Roger Bretherton is Associate Professor of Psychology, at the University of Lincoln. He is a UK accredited Clinical Psychologist.

A office worker wearing headphones looks out of a hectic and loud office space around which people are moving
Nick Jones/Midjourney.ai

I was talking to someone the other day. She is a website developer and she’s just changed jobs. She is not a loud person, but anyone who meets her knows she is a person of quality, of depth and presence. She emanates a humble confidence. In her old job, she worked in a quiet, fairly sedate, office where she was given the space and the time to bring all her creativity to bear on whatever brief she was given. She was known and appreciated. 

But her new job – the job she started last week – is a bit different. Her new colleagues are loud and outspoken. Silence is unknown in their office. They like to work to a soundtrack. The drum and bass keep thumping, and the banter never stops flowing. She’s finding it hard to fit in with her new team. And things weren’t made any easier when, after a few days, her new boss took her aside for a pep talk.  

What was the problem? She was ‘too quiet’.  

It hurt to hear that. It broke my heart to think that anyone could be so blind. How shortsighted do you have to be, to view the grace and peace someone carries as a problem to be solved? In a world of distressing noise and clamour, she is precisely the kind of person every office needs to temper the insanity.  

I’m not worried about her. She’s bright and innovative. She’ll work it out. Either her new boss will see sense, or she’ll leave. And if she does, the queue of employers looking for someone just like her stretches round the block. She’ll be okay. 

But it got me thinking about the kind of psychology I study. In my research, she would be called an outlier.  One of those people in a team or a family who don’t quite fit in. Not because they are weird or awkward, but because they possess some positive quality the rest of the gang don’t have. They are the creative exuberant in a team who prefer doing things by the book. The hilarious joker in a pack who like to take things seriously. The conscientious worker trying to get on with the job in an office that would rather play now and work later. The kind one in a family of cutthroat competitors.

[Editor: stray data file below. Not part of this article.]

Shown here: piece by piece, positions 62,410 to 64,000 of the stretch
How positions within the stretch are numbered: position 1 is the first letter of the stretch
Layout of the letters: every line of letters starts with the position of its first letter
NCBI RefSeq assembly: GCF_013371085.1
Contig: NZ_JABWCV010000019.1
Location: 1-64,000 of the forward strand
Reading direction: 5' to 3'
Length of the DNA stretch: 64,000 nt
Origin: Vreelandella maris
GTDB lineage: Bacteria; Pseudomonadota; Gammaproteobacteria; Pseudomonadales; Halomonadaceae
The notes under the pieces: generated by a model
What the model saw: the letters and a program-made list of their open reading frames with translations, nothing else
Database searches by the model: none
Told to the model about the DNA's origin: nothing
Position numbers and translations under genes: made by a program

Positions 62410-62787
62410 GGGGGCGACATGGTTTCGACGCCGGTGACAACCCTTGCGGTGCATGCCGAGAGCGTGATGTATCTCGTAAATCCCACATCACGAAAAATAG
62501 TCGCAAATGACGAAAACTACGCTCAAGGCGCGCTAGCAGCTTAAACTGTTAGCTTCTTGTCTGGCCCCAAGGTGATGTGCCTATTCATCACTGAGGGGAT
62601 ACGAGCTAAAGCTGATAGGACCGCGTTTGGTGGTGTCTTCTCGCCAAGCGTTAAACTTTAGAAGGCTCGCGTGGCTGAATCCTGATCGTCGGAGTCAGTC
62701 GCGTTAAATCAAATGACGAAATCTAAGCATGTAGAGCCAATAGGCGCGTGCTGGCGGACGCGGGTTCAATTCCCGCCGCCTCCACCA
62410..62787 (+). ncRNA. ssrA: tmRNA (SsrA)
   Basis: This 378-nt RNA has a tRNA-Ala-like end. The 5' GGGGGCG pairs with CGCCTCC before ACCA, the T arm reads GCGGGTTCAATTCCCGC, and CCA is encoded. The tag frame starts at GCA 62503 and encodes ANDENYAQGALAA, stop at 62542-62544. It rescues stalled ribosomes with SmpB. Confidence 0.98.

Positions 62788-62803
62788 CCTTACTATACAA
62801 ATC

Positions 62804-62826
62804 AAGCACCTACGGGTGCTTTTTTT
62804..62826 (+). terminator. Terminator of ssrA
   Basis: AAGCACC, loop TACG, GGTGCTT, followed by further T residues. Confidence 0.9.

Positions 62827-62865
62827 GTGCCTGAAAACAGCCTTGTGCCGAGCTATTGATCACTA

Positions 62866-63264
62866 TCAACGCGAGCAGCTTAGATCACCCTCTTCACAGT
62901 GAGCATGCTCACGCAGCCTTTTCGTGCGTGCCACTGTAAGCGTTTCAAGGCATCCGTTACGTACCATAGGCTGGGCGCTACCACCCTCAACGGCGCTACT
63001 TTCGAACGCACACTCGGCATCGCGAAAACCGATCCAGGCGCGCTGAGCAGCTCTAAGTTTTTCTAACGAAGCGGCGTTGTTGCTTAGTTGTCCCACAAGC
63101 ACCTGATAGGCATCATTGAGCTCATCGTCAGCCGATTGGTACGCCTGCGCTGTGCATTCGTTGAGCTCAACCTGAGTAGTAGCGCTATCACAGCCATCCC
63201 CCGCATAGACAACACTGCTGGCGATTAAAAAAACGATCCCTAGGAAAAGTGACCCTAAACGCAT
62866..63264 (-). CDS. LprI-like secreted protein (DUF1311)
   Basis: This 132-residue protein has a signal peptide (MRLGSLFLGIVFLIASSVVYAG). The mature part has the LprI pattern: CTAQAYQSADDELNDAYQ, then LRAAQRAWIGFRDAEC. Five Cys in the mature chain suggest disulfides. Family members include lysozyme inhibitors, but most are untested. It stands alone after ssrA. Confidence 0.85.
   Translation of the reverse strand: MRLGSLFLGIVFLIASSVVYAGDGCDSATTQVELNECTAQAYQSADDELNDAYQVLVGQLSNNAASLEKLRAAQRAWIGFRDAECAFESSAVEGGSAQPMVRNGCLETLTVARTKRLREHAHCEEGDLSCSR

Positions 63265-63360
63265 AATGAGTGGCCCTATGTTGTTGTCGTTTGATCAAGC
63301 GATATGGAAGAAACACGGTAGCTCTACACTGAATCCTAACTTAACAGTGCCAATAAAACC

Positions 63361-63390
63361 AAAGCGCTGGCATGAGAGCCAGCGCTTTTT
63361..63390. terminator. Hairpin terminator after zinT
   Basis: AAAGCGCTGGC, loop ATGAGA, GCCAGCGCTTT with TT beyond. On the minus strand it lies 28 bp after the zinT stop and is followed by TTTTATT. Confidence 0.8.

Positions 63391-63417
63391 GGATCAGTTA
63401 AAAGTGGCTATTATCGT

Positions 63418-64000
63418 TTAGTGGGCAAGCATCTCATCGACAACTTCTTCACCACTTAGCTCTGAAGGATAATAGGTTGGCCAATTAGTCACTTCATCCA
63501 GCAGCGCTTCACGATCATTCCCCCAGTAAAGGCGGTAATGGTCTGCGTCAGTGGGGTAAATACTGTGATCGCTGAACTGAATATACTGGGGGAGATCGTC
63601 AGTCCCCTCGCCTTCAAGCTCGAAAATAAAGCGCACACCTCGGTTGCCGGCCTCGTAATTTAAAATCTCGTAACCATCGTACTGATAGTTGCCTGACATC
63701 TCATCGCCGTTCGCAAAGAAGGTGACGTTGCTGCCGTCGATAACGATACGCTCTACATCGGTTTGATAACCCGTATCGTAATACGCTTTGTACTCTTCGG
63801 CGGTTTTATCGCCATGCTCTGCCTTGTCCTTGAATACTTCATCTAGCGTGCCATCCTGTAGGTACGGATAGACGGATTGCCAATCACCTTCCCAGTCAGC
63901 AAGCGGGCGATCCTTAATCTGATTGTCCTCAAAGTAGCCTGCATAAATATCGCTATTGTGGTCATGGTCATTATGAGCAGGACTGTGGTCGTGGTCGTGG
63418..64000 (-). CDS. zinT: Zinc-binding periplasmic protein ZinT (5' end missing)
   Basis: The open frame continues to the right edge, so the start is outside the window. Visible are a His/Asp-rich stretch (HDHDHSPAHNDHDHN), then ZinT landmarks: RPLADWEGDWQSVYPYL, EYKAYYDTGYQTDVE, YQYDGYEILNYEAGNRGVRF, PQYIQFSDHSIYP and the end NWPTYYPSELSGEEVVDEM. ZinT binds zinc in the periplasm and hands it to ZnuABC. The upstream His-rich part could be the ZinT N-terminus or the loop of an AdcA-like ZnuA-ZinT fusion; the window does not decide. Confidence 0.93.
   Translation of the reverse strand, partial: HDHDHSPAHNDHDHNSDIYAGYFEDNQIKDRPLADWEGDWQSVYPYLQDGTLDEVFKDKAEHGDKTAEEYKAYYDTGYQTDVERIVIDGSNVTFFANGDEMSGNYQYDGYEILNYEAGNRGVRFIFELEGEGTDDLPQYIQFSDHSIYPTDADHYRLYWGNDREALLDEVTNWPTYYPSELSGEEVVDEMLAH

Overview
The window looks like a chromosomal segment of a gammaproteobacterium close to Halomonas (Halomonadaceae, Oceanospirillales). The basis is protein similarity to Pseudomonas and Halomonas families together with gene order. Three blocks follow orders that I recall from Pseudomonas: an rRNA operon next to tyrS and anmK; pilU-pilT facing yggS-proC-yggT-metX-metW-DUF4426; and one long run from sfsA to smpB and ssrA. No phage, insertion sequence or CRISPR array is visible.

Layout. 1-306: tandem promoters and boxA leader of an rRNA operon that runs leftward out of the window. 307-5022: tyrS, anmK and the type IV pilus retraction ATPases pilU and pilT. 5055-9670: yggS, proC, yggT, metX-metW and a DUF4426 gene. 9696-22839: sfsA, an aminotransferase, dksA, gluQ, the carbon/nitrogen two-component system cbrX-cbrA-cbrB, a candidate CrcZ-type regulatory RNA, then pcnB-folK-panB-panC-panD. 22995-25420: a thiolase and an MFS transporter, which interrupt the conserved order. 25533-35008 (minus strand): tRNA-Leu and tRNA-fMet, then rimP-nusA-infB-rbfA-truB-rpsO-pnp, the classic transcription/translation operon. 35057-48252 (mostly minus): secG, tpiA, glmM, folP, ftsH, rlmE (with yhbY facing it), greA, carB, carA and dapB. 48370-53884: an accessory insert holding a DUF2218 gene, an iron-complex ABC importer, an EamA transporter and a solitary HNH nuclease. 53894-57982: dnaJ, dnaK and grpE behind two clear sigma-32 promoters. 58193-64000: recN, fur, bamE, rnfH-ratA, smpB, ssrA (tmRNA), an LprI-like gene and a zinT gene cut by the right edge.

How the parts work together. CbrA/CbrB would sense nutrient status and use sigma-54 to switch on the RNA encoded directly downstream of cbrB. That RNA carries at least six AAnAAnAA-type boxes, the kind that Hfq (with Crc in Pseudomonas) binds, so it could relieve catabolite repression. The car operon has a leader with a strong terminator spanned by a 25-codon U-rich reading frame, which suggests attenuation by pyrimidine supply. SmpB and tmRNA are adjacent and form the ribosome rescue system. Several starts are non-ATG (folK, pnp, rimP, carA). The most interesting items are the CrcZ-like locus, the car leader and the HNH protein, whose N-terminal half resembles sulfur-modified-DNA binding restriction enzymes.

At the top of the list of reasons for wanting to leave work are the words: I am not appreciated.

The thing is we all have a unique contribution to make to the world, a one-off fingerprint of strengths and abilities never to be repeated in anyone else. In research these have been called Signature Strengths, the unique combination of positive qualities that make you you. And the weird thing is that we don’t have to try that hard to be them. If you are naturally kind, or wise, or grateful, or disciplined you won’t be able to stop yourself being that way. They come effortlessly to us. And if someone tries to stop us being the loving thoughtful faithful person we know ourselves to be, it is like losing a limb. If we find ourselves in a context where the most beautiful things about us are unwelcome – like my friend the website developer – it is like being rejected, right to the core.  

But here’s the cool thing. If we can live by our Signature Strengths – if we can wake up each morning and ask the question, how can I use my unique positive qualities in a new way today? – it leads to remarkable improvements in wellbeing. Multiple studies have shown that those who live like this, thinking about how they can bring what is best in them to the opportunities and obstacles of each day, report increased happiness in living. Not only that, but they also show reduced anxiety, stress and depression. It turns out being good is good for us. Who knew. 

That’s not the whole story though. To really be our best, we need other people to spot these strengths in us. If they don’t, we feel confined, unable to be ourselves in some way. When I ask people what it is like not to be able to bring their best qualities to the people around them, they come up with some pretty dark images. It is lonely, isolating, a desert, a fog, a prison, like being trapped in a cage. And when researchers ask people why they consider leaving their current job, their answers often reflect something like this. Work-life balance and salary are no doubt important, but often, at the top of the list of reasons for wanting to leave work are the words: I am not appreciated. Something good we wanted to give has not been received. We feel unseen. 

So that’s why I say: look out for the outliers. Who is it in your family, your workplace, your neighbourhood, who goes underappreciated? Who do you know who has something good to give, but needs some help to give it? Because if we can learn to see those invisible beautiful qualities in the people around us, we not only give them the joy of being known, we also invite more light and flavour into the world. Life becomes a little less grey. 

I just hope my friend’s new boss can learn this while he still has the chance. It is tough for her to feel so misunderstood, but it’s worse for him. She can move on, but he has to remain in an office deprived of the humble compassion she would have brought to it. It’s a question worth asking. What gift of beauty and goodness are we excluding from the world because we failed to see past the packaging?